Mid morning the first Cheltenham train arrived, headed by Foremarke Hall with its Thomas type face on. Maybe 'George the GWR engine'? The actual Thomas had retreated to the siding in the PWay yard for a short time, until it was his turn to star in the show that was organised between service trains.

The best view of proceedings was from C&W's little sitooterie*, from which trains could be observed at leisure while sipping tea from under a parasol. Yes, a C&W parasol. It was brought out first thing in the morning.

These people know how to look after themselves...

* A Scottish term

As soon as the Thomas train had passed the work site, it was the turn of the class 37 to shunt out to just beyond the bracket signal  - precisely the spot where we were working.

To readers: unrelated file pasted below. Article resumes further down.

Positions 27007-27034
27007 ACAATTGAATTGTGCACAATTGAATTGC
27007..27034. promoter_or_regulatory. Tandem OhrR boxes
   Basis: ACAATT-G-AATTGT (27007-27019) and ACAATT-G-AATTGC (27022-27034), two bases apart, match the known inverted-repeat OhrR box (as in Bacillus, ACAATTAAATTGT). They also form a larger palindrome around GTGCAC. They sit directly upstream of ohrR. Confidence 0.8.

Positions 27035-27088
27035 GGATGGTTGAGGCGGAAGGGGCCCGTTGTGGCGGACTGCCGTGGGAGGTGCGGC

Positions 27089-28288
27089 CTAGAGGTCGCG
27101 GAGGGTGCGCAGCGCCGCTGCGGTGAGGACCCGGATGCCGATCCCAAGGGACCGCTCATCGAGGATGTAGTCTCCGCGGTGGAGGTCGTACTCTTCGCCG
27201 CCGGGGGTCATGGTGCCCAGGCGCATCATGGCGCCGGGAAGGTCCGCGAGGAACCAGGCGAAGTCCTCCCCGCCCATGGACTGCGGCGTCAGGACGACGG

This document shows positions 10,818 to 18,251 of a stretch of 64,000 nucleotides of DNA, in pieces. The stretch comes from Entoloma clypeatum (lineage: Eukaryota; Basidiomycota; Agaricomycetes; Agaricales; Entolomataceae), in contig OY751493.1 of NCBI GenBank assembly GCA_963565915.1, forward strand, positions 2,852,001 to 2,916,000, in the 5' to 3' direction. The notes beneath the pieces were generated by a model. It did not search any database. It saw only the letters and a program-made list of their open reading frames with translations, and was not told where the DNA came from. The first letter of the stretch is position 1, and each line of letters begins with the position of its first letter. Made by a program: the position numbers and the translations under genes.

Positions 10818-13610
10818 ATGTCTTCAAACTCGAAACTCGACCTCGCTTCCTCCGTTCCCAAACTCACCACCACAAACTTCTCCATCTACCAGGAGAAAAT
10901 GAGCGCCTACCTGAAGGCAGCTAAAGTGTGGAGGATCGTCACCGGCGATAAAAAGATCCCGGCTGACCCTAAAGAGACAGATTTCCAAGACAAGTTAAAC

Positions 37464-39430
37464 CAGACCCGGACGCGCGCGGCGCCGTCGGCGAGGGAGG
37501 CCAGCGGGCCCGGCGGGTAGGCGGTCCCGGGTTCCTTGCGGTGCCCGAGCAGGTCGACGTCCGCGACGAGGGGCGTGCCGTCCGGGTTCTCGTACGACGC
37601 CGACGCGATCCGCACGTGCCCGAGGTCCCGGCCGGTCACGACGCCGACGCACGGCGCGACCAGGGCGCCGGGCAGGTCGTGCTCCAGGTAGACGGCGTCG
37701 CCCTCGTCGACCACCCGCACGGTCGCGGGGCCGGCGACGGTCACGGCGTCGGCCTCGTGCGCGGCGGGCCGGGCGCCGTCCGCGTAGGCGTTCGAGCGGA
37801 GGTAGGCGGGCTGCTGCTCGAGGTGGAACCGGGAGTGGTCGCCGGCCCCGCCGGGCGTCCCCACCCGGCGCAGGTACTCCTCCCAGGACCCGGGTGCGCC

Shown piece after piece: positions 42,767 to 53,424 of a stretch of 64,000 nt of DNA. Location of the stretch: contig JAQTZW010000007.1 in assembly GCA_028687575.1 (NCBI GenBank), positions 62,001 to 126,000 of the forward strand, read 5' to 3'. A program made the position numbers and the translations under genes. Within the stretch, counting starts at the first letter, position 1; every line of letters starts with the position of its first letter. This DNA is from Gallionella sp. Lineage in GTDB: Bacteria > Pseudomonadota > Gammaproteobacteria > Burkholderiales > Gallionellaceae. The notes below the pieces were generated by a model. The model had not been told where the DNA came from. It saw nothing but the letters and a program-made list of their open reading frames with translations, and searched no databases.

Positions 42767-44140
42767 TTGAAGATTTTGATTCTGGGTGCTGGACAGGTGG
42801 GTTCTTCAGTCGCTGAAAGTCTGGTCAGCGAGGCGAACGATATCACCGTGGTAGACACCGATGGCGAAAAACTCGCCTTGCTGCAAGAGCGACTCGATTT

After changing ends, the crew took it back into the station, so vacating our area again.

Quick! Get that replacement sleeper in. We found two innocuous looking second hand sleepers, pegged their old holes and shoved them in under the track.

Back came Thomas, we stopped again. Thomas was shuttling up and down between Winchcombe and Toddington, performing at each station before moving on to the next.

Having dragged the two sleepers in and redrilled them, we hit a snag. The bolts would not go in. The 'animal' got so far, gave up, and then was unable to get them out again. We had to resort to the old fashioned 'hand spanner' to undo them and scratch our heads over the reason for the non compliance.

Eventually it emerged that the replacement sleepers were hardwood ones, and this required a larger section drill. The holes were drilled again. The bolts would still not go down. This was a mystery to us, and it was not resolved. What we did do however was search the yard for more worn bolts, and these did eventually go right down, with a lot of insistence from Bert on the 'animal'. After a spot of packing the ballast, it was job done.